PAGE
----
To the delight of green-building advocates, the House has passed the Federal Building Personnel Training bill (S. 3250)(GBI, Aug. 1, 2010, "Energy-Efficiency Advocates Praise Senate's Action on Federal Buildings Personnel Training Bill"). President Obama is expected to sign the bill into law.
The legislation would direct the U.S. General Services Administration (GSA) to do the following:
- Identify, annually, the core competencies necessary for federal personnel performing building operations and maintenance, energy management, safety, and design functions to comply with requirements under federal law, including competencies relating to sustainability, water efficiency, electrical safety, and building-performance measures.
- Identify a course, certification, degree, license, or registration to demonstrate, and for ongoing training in, each core competency for the appropriate category of personnel. The bill would require individuals in each category to demonstrate each core competency identified for the category within one year.
- Develop or identify comprehensive continuing-education courses to ensure the operation of federal buildings in accordance with industry best practices and standards.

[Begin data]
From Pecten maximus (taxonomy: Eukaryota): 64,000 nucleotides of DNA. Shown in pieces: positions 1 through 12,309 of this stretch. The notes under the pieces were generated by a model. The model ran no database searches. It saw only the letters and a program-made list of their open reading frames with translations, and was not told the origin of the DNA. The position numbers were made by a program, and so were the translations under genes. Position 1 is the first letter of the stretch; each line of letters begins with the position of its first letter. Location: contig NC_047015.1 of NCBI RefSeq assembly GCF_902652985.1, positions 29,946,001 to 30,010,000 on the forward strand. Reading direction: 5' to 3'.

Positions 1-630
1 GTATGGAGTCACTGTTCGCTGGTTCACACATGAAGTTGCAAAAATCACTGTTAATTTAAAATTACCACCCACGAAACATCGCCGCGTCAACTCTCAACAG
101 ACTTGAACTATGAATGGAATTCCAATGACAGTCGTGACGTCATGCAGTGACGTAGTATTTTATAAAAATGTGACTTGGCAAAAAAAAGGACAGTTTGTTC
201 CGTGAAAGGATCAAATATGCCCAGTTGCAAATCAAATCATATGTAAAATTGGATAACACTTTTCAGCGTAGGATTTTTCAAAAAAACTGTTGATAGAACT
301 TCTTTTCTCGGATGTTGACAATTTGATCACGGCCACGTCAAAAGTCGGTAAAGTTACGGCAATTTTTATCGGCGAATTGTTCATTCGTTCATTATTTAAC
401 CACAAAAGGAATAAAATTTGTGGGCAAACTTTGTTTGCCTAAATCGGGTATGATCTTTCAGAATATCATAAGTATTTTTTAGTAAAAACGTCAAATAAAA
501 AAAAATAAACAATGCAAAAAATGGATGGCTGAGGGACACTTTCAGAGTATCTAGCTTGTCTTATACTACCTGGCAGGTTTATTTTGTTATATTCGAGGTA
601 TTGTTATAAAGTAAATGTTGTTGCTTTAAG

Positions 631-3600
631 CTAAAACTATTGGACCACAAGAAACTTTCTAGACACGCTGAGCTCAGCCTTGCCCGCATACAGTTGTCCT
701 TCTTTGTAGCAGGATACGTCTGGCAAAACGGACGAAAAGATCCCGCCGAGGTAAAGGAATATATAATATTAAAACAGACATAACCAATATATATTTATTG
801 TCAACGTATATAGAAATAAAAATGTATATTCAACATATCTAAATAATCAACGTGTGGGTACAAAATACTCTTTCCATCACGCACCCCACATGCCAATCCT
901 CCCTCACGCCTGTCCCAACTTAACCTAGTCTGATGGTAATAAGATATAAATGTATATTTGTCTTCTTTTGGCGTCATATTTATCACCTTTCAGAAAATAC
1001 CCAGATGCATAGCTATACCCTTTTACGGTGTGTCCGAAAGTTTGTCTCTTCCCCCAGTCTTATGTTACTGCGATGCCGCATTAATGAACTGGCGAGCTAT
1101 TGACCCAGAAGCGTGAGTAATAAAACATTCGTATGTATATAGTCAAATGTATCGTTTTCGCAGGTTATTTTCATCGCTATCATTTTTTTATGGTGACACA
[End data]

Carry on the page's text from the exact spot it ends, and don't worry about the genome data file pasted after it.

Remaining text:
In addition, the U.S. Department of Energy would develop, annually, a recommended curriculum relating to facility management and the operation of high-performance buildings.
Training requirements under this bill would apply to non-federal personnel performing building operations and maintenance, energy management, safety, and design functions under contract with a federal agency. A contractor would need to provide training to, and certify the demonstration of core competencies for, non-federal personnel in a manner that is approved by GSA.
The bill is designed to help increase the energy efficiency of the federal government, as mandated through an executive order that President Obama issued in October 2009.
Among the bill's supporters are the National Electrical Manufacturers Association (NEMA) and Alliance to Save Energy.
NEMA was involved in shaping the legislation and will be working with GSA to develop the appropriate core competencies for federal building managers.
"Reps. Russ Carnahan (D-Mo.) and Judy Biggert (R-Ill.), along with Sens. Tom Carper (D-Del.) and Susan Collins (R-Maine), have been instrumental in advocating this legislation and ensuring that GSA has the needed tools and understanding to properly run and maintain more than 500,000 federal buildings under its purview," NEMA Chief Executive Officer Evan Gaddis said.